We’d be remiss to discuss pricing and packaging strategies without bringing up a streaming service that does a great job of bundled pricing—Disney+. They’ve combined their streaming platform with Hulu and ESPN+ to create a single, attractively priced package. This strategy not only provides a variety of content options, but it also creates significant cost savings for the subscriber (compared to if the subscriber were to sign up for all three services separately). This helps Disney+ amp up the number of subscribers who get all three services, while the subscriber sees it as a savings.  

Packaging for Success

Remember, your pricing and packaging strategy isn't just numbers on a spreadsheet or boxes on a shelf. They’re the bridge between your business and your buyers—they’re a path that leads to growth and the foundation upon which success is built.

By mastering the art of effective pricing and packaging, you hold the key to unlocking the full potential of your business's growth trajectory. Embrace the packaging power and watch your business soar.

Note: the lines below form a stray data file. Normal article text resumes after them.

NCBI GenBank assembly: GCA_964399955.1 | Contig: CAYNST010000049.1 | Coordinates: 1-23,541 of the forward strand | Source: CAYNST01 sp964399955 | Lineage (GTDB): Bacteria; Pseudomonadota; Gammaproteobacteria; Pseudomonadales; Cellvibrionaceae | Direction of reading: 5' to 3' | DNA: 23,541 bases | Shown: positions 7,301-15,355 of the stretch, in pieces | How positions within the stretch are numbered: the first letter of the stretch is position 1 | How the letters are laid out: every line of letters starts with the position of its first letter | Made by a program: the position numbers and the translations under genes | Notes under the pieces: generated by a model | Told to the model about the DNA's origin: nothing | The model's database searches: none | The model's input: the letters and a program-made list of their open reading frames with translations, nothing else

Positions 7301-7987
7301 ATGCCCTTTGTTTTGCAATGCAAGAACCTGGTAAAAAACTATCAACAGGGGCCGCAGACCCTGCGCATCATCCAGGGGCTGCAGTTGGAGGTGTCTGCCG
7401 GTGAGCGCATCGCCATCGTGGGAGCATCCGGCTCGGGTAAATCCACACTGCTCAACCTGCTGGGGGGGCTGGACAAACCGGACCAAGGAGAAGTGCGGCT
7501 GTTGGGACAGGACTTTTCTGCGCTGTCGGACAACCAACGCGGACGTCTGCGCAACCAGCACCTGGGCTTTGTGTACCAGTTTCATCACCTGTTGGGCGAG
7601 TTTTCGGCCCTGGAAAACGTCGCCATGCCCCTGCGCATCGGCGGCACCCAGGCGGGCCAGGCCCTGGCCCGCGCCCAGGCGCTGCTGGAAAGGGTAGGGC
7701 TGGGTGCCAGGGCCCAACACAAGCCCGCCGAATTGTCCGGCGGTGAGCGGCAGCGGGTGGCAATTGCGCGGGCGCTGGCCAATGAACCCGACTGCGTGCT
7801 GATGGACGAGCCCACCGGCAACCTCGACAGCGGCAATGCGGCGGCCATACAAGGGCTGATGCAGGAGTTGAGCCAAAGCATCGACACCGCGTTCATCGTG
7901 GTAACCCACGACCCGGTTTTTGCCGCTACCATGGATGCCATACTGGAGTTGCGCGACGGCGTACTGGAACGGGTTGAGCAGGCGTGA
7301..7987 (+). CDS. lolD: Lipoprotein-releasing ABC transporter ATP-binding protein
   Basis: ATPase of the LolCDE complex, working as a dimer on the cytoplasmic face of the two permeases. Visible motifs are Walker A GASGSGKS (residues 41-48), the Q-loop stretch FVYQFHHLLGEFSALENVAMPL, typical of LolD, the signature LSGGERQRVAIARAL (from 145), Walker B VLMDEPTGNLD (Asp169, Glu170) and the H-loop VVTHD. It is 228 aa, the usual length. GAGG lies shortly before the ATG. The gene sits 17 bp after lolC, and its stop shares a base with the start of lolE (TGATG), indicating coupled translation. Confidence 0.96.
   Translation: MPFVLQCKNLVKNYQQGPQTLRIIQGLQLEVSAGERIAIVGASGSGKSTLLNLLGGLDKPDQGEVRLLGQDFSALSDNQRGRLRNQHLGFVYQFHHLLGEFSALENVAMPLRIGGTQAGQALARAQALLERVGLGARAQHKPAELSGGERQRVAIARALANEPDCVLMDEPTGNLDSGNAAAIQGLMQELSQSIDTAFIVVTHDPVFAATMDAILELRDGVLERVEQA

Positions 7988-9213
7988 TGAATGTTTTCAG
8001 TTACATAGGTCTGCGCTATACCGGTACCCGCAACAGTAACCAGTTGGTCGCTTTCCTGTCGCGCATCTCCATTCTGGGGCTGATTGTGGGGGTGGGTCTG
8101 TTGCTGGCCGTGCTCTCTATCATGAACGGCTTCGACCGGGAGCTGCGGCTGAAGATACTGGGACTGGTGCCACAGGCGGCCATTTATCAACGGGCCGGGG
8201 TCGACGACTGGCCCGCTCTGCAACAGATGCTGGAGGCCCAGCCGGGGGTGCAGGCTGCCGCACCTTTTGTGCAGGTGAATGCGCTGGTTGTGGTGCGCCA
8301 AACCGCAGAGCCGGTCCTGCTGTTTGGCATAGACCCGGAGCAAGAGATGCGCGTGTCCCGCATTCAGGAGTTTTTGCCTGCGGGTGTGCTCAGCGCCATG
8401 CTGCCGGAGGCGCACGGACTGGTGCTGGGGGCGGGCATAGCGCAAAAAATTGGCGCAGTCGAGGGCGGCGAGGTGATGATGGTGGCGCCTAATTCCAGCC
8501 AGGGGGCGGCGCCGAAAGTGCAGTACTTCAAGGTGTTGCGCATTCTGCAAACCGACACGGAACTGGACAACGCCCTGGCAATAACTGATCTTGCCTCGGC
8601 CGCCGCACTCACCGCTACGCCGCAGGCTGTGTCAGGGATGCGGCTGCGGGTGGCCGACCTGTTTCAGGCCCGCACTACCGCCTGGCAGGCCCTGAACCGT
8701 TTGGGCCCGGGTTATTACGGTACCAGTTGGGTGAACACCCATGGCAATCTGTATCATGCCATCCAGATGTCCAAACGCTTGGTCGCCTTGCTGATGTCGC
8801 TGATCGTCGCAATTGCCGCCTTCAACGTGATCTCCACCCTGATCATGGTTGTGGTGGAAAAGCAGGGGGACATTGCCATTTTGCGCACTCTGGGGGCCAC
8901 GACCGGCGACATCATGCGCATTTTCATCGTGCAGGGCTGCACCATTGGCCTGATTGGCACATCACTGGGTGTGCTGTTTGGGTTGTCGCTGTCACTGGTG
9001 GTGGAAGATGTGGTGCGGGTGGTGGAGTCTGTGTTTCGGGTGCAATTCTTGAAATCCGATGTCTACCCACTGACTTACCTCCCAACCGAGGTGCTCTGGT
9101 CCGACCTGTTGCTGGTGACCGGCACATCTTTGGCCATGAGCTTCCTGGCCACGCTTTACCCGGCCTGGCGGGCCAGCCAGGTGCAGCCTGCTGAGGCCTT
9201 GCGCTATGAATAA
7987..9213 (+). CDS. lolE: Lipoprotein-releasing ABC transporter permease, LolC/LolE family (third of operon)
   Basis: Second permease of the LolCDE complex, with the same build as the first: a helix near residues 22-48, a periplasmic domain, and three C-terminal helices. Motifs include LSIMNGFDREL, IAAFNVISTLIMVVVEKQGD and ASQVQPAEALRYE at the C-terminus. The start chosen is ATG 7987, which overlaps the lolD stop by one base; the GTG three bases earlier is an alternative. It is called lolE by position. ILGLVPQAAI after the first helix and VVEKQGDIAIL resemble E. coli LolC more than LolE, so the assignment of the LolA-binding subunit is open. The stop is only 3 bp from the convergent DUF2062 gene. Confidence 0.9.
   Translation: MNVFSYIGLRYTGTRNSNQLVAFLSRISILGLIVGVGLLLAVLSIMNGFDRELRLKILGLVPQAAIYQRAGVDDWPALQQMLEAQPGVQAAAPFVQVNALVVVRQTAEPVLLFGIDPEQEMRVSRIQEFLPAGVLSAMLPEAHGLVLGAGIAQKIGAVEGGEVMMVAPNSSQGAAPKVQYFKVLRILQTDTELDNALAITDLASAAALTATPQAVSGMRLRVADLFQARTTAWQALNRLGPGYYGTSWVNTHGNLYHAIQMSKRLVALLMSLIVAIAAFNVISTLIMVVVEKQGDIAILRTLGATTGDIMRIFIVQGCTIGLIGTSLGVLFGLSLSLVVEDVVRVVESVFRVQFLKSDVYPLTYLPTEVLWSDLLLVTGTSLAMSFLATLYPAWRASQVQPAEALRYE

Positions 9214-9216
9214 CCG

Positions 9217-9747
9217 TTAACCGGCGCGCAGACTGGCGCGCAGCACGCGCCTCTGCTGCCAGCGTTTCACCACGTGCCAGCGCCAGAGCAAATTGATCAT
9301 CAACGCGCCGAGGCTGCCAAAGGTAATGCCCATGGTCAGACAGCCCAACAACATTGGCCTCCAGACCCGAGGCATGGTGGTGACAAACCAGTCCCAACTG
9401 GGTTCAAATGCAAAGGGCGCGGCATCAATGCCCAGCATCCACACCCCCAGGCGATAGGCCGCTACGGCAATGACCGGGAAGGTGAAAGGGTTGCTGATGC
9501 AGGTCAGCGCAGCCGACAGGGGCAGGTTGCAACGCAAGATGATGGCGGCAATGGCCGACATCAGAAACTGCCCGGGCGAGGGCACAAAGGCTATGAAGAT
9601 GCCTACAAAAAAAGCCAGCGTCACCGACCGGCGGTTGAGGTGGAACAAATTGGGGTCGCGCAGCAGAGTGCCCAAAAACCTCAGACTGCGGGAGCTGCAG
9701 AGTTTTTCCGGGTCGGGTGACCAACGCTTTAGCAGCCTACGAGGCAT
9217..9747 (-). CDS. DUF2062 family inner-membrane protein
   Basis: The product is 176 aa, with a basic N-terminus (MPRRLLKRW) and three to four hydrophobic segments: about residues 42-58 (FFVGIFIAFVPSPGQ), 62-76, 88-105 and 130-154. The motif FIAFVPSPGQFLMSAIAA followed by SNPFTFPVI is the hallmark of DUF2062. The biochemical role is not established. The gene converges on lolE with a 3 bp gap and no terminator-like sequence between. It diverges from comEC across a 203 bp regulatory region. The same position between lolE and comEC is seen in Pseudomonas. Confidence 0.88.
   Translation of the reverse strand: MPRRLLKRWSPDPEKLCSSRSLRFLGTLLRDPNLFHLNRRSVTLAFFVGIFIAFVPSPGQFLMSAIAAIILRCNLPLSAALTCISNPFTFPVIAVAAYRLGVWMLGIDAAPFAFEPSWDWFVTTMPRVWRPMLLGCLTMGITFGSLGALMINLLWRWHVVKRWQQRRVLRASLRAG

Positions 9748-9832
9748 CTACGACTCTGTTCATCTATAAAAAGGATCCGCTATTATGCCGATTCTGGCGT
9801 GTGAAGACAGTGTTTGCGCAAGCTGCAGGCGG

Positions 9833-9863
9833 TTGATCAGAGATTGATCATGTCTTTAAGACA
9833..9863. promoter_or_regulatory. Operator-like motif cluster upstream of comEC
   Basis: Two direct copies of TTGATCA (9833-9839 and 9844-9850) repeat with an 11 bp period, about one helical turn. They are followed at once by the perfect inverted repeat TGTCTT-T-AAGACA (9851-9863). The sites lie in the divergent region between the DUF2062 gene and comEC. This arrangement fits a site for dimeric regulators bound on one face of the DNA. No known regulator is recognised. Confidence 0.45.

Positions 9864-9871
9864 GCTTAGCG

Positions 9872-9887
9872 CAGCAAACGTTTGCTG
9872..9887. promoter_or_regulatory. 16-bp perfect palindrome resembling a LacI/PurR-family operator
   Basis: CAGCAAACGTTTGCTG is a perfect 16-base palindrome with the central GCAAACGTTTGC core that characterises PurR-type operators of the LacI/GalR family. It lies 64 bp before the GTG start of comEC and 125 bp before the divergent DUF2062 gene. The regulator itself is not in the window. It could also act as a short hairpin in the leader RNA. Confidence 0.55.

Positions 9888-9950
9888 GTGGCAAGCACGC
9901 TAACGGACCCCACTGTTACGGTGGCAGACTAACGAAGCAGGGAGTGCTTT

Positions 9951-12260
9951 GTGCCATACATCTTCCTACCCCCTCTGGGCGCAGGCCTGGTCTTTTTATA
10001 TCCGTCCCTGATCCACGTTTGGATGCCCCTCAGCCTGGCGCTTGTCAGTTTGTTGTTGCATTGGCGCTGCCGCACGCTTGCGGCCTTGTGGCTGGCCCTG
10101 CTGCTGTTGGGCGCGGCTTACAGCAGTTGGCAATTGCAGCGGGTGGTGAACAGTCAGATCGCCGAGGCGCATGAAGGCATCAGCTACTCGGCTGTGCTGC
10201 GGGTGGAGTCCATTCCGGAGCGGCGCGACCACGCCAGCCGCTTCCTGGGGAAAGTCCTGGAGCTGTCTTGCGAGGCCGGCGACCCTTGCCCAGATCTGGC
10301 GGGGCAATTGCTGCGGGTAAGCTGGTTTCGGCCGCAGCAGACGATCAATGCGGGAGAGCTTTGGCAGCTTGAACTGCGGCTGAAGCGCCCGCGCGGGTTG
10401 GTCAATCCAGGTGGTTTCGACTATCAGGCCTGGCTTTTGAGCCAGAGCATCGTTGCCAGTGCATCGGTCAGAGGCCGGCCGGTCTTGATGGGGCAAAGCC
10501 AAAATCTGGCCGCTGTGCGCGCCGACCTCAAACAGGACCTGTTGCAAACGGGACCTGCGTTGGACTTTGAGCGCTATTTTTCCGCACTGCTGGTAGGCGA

Could your packaging and pricing strategy use a refresh? Talk to one of the experts at Right Side Up to learn how you can drive growth for your business. Drop us a line at growth@rightsideup.co.

Meet Rachael, a marketer with over 10 years of experience in driving revenue and user acquisition for startups and established businesses alike. Her approach to marketing starts with deeply understanding users’ pain points and then rapidly experimenting to see what sticks. She has a proven track record of designing and executing successful marketing strategies that deliver measurable results. With a deep understanding of user behavior and data-driven decision making, Rachael has been able to grow user acquisition Her areas of expertise include: marketing channel strategy, user research, conversion optimization, messaging, pricing, email, and social media.

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Let's talk growth

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Let's talk growth